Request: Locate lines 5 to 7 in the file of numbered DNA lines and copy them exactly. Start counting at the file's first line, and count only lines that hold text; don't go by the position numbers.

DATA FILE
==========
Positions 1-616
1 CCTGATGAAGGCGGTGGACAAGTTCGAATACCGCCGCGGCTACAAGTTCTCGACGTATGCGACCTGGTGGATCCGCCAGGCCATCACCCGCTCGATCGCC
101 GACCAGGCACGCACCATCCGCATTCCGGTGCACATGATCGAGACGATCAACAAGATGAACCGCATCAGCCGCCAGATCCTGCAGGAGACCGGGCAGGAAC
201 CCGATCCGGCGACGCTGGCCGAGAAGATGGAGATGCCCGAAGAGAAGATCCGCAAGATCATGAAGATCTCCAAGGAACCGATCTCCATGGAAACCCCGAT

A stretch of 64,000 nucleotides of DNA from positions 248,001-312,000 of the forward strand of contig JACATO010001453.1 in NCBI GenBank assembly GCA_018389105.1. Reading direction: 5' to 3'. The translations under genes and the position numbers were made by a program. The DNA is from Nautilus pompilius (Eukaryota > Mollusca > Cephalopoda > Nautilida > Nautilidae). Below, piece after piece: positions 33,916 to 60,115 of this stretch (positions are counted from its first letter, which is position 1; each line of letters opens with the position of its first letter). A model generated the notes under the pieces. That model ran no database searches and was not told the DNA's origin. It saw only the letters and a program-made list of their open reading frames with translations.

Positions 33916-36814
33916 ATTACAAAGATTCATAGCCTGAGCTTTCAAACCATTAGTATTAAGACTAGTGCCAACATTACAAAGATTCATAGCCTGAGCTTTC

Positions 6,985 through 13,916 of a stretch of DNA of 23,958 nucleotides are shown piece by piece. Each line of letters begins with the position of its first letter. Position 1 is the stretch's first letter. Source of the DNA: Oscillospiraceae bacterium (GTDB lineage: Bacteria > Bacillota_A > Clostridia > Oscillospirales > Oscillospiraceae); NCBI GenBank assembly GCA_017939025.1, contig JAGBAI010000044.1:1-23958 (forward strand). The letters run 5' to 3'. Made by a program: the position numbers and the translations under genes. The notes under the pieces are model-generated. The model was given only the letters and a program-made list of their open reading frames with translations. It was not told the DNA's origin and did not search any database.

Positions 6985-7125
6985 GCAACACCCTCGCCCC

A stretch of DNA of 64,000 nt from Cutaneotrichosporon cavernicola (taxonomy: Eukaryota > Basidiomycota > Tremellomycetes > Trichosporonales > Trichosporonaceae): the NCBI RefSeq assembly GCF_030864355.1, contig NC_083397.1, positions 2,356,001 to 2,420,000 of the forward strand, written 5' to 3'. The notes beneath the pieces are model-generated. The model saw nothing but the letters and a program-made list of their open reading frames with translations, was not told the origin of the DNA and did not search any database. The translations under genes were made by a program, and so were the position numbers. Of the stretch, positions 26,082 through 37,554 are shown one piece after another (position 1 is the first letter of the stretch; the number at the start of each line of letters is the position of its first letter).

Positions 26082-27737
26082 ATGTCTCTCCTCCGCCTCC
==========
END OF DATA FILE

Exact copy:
A stretch of 64,000 nucleotides of DNA from positions 248,001-312,000 of the forward strand of contig JACATO010001453.1 in NCBI GenBank assembly GCA_018389105.1. Reading direction: 5' to 3'. The translations under genes and the position numbers were made by a program. The DNA is from Nautilus pompilius (Eukaryota > Mollusca > Cephalopoda > Nautilida > Nautilidae). Below, piece after piece: positions 33,916 to 60,115 of this stretch (positions are counted from its first letter, which is position 1; each line of letters opens with the position of its first letter). A model generated the notes under the pieces. That model ran no database searches and was not told the DNA's origin. It saw only the letters and a program-made list of their open reading frames with translations.

Positions 33916-36814
33916 ATTACAAAGATTCATAGCCTGAGCTTTCAAACCATTAGTATTAAGACTAGTGCCAACATTACAAAGATTCATAGCCTGAGCTTTC